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This disorder of muscle fibers results because of the interference of chemical reactions involved in drawing energy from the food that your dog consumes. Because the energy levels are low, the muscles become weak. In addition, unused fuel molecules are building up inside the muscles, causing damage. Any sign of general weakness, or fatigue with exercise should be discussed with your pet’s veterinarian.
A metabolic muscle disease interferes with the reaction of the body’s metabolism (chemical changes that take place within the cells). This defect affects all voluntary muscles. Classified as non-inflammatory, a metabolic muscle disease is also called a metabolic myopathy.
Metabolic muscle disease can have a large impact on your dog’s day to day life. The effect will vary, depending on the type of disease; symptoms could be as listed below.
Metabolic myopathies can affect your pet’s mobility and desire to participate in his usual activities. A small sample of the types of illness that can contribute are found here.
Not all of the causes of the numerous metabolic muscle diseases have been pinpointed. There are several causes suspected to date.
Once you have made the appointment for your pet’s veterinary visit, take some time before going to the veterinarian to document your dog’s behaviors. Track his physical activity and exercise tolerance. If you see notable changes that you feel would be beneficial for the veterinarian to know, write them down as a written reference for the veterinary team. When we are with our beloved family pet in the examination room, it is often difficult to remember exactly the details and discussion we had planned to relay.
Your veterinarian will begin with a physical examination which will include a manipulation of your dog’s limbs to determine the joint function, the range of motion, pain tolerance, and muscle mass.
The veterinary team will analyse the urine (myoglobin in the urine is associated with rhabdomyolysis, for example), and do diagnostic blood tests to check for important markers such as serum creatinine, serum electrolytes, blood plasma and blood lactate.
Thoracic and limb radiographs may be suggested. Electromyography, to assess the health of the muscles and nerves, can prove very useful. Sometimes a thyroid screen is needed, depending on the symptoms your dog is exhibiting. DNA testing is also available as a tool for determining the presence of some metabolic muscle disorders.
A biopsy, and subsequent histopathology (the study of tissues under the microscope) can verify the condition of the muscle and any damage that might have occurred with the progression of the disease.
Extensive studies have been undertaken to further understand and treat metabolic myopathies. To date, most of these conditions offer supportive care only, in the form of rest, nutrition and supplementation (for instance, I-carnitine is an amino acid prescribed to aid in protein building).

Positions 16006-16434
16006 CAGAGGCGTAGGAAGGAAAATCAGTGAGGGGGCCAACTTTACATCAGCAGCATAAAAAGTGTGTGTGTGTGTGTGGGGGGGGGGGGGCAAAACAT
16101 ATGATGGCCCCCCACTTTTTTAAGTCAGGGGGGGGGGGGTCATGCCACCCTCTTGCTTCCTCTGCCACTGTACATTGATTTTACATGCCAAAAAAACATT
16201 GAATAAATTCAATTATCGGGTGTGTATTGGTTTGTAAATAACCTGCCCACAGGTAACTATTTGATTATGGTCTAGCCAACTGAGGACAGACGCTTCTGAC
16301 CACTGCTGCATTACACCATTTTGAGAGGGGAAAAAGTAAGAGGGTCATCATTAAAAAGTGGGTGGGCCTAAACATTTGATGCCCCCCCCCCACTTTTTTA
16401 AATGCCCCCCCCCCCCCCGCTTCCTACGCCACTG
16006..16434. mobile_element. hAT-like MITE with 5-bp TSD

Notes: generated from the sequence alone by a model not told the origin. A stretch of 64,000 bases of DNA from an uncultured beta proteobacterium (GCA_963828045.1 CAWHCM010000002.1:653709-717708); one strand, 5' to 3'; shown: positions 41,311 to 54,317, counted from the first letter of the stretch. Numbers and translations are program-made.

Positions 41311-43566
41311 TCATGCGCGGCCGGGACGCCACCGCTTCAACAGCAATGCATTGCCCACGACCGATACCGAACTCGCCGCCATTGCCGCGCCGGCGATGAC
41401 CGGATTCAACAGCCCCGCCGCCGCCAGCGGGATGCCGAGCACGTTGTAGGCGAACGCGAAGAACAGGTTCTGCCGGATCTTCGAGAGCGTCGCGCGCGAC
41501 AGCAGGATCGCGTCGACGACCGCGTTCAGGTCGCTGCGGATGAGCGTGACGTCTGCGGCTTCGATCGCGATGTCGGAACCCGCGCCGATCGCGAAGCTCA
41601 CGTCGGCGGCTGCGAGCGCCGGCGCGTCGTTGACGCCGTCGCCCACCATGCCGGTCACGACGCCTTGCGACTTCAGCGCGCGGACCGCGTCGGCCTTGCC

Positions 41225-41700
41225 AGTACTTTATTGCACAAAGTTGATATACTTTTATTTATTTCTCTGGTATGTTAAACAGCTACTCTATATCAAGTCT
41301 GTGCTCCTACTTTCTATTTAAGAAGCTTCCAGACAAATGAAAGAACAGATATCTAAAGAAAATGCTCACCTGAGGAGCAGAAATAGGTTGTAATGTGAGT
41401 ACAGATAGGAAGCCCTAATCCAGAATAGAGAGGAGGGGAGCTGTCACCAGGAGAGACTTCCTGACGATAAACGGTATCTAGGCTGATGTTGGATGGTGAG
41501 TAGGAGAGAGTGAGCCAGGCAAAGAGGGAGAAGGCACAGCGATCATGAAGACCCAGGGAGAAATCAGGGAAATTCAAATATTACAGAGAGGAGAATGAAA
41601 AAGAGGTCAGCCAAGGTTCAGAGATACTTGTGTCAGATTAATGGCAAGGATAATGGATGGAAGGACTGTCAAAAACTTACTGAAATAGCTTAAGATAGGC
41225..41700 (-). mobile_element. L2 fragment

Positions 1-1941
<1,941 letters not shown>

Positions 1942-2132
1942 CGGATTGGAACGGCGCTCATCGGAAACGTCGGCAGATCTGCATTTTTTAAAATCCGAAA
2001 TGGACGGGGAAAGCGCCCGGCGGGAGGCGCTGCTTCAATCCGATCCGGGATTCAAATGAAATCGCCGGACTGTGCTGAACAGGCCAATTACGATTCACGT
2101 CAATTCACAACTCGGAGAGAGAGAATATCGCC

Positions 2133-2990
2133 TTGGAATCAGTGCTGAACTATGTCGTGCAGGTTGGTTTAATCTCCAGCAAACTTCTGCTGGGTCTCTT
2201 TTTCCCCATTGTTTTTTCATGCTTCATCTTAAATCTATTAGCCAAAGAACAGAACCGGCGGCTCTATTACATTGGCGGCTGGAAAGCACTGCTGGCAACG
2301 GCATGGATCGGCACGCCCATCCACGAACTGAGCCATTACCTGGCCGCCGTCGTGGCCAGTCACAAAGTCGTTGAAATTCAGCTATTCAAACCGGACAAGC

At best, for fibrotic myopathy, surgery can be an option, keeping in mind that recurrence is very possible. Exertional myopathy is treated with a fluid injection, body cooling, muscle relaxants, and rest, but muscle loss can occur with episodes and recovery can be slow.
Due to the nature of this condition, the reality of the lifelong exercise restrictions should be faced head on. You must recognize that advanced stages of the disease will result in a pet who has limited mobility for life. Because some of the conditions under the umbrella of metabolic muscle disease can result in serious muscle damage with concurrent episodes, it is recommended that you do not encourage over exertion in the form of extreme running or competition. Long walks are still a possibility that you can enjoy with your canine companion, but take care to keep him well hydrated and do not expose him to high temperatures. Offer him plenty of rests in the shade as you enjoy the outdoors.
Metabolic muscle disease will progress; only in the case of an illness like Type II muscle fiber deficiency does it have a chance of stabilising. Keep in communication with your veterinarian, and along with her help, you will be able to offer a good quality of life for your pet.
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Pembroke Welsh Corgi
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My dog sleeps for hours after any type of stimulation such as going to obedience class for 1 hour, doing a 1 hour pet therapy visit, going to the vet and so on. Heat and humidity have cause exercised induced weakness collapse on one occasion. She was diagnosed with Metabolic Myopathy but I did not do an emg on her or biopsy. According to this article it appears that she may have Exertional Myopathy. (Rhabdomyolysis). Would a urine test checking for myoglobin give a more definitive diagnosis?
Sept. 17, 2017
Exertional myopathy or exertional rhabdomyolysis is normally seen in Greyhounds and in working horses (they used to call it Monday Morning Disease in horses because the symptoms typically occur on Monday morning after a weekend rest); whilst it is uncommon in companion dog, certain factors like heat and humidity can contribute. Whilst I’ve not seen exertional myopathy in a companion dog, it isn’t impossible and a urinalysis test is easy and cheap to run; normally you would see some discolouration of the urine as well. Regards Dr Callum Turner DVM www.vetstream.com/treat/canis/diseases/exertional-rhabdomyolysis www.msdvetmanual.com/musculoskeletal-system/myopathies-in-small-animals/exertional-myopathy-in-small-animals
Sept. 17, 2017
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